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Script Success Factors 2 - Identification

how to create characters we identify with

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Comment by Geoff Hall on February 21, 2013 at 6:41am

Hi Tom,

Thanks for posting this, you raise some interesting issues of character development in film.

Identification is a fundamental issue for writers and film-makers. 

My feeling and thoughts about this are that we don't need to identify with each character to give them a believable role in the film. What gives them that is how they embody the values, beliefs, worldview that the writer/director had intended, that their lifestyle fleshes out those beliefs.

I think that your suggestion of developing characters which are 'somewhere between good and bad' is prone to making characters rather bland and unbelievable  After all, the world we see on our screens is projected through the magnifying glass of the lens, but what we don't want to achieve is the magnification of vapid, grey characters, because who wants to see, who identifies with such people?

The other interesting thing to note is how we film those characters. Do we just follow the technically well-prepared camera positions, lighting etc, or do we as Directors or DP's think about camera movement and editing of those characters which accentuate their character traits. After all, cinema is not just theatre on film!

A cursory note on Daniel. Whilst we do not have the personal details of Daniel's sexual struggles, I must admit to being able to identify with his 'character'. Working under the demands of a pagan king, of a conqueror, living in a foreign land (I moved from the north-east of England to the south-west!) and the mysterious media God communicates through. I think I understand the sense of alienation and working under pressure (oppression).

For writers who are christian, the big problem always seems to be that they struggle with the portrayal of evil. There is no point of a good girl set against unbelievable evil. Where is the sacrifice  why does she bother being concerned with such trite problems. I've been criticised in the past for making bad things too believable! I have a list garnered from people who all suggest that in my films there shouldn't be this or that. I generally counter with the question of how they read their bibles, it must be very selectively(!), because in that collection of books there's rape, murder, genocide, racism, sex and numerous references to warfare.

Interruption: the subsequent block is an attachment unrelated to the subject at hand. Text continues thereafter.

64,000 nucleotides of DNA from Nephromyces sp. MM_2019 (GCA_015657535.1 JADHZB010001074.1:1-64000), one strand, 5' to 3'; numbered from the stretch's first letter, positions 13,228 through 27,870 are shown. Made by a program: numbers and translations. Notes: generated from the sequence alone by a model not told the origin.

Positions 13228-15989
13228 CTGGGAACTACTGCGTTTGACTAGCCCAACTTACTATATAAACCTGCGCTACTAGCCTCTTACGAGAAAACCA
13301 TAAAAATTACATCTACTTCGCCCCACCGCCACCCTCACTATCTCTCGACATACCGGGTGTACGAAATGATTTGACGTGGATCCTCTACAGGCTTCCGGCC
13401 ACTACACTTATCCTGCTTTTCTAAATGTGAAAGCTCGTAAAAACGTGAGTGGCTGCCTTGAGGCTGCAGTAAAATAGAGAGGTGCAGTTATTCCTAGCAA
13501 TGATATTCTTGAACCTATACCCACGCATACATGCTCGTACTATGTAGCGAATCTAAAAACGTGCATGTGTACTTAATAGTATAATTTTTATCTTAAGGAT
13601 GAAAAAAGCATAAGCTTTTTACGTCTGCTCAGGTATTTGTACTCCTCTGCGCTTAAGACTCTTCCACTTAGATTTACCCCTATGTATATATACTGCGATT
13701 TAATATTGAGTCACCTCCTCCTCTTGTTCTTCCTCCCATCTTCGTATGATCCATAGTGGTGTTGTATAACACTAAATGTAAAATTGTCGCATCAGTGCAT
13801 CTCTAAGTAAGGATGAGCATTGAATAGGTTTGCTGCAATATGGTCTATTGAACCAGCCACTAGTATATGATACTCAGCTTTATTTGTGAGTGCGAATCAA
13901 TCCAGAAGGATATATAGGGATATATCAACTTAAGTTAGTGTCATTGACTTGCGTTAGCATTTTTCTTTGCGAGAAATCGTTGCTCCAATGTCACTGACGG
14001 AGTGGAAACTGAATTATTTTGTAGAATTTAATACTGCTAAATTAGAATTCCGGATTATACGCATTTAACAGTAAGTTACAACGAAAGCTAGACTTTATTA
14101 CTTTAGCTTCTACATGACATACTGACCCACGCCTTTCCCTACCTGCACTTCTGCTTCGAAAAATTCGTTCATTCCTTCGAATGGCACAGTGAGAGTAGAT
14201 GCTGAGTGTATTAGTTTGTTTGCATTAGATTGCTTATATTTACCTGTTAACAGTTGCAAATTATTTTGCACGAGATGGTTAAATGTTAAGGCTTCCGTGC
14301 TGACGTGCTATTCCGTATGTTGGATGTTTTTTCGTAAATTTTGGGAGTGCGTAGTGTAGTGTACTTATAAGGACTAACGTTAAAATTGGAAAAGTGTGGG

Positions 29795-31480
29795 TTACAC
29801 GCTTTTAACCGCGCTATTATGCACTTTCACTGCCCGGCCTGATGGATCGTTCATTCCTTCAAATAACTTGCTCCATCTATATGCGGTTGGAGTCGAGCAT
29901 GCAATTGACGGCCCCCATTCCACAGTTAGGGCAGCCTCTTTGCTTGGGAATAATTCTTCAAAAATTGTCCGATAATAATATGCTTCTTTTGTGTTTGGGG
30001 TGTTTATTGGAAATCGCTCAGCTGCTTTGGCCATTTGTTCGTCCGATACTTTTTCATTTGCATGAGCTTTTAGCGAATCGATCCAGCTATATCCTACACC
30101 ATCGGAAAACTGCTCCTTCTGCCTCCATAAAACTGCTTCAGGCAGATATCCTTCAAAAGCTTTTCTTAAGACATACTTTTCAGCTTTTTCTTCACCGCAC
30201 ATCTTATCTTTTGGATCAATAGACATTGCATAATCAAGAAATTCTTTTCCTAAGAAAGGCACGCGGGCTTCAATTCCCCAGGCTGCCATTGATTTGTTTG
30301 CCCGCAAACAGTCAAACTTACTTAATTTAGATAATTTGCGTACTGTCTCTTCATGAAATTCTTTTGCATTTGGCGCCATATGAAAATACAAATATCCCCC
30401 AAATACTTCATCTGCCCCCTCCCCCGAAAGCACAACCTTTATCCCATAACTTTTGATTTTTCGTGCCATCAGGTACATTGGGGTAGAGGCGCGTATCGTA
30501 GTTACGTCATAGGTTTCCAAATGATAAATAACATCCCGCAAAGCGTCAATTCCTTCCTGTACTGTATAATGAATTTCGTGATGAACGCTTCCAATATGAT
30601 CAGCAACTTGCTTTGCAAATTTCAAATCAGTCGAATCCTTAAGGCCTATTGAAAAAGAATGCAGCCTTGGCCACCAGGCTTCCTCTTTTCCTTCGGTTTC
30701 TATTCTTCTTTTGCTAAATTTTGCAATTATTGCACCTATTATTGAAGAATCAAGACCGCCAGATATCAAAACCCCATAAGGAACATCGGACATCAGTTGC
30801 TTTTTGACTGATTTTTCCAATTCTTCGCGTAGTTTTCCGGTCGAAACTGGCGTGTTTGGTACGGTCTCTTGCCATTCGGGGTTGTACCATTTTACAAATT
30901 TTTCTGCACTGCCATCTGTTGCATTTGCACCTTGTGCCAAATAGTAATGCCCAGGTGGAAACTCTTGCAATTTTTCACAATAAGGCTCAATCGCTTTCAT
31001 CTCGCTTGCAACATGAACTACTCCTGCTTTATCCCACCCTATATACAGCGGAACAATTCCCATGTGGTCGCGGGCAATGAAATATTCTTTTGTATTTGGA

However, it seems to me that we fall into the theatrical trap, the social realist trap of having to show this as it happens, as if we were documenting hate or misogyny. There are different ways, cinematic means of showing the truth of a character than just having them recite the f-word ad infinitum , or showing him seducing every woman he comes across ending with the ever predictable fondling and grunts and groans! Or dare I say it, showing a character shoot someone to make them a believable bad   person. We've ended up with a predictable palette of colours to paint our characters, character traits that border on Tourettes Syndrome! 

Comment by Key Payton on January 28, 2013 at 4:13pm

Dear Tom: As in my earlier comment on your "Script Success Factors 4" video, I again affirm all your suggestions for making the audience's main (point-of-view) character someone the primary audience can find "identification" with!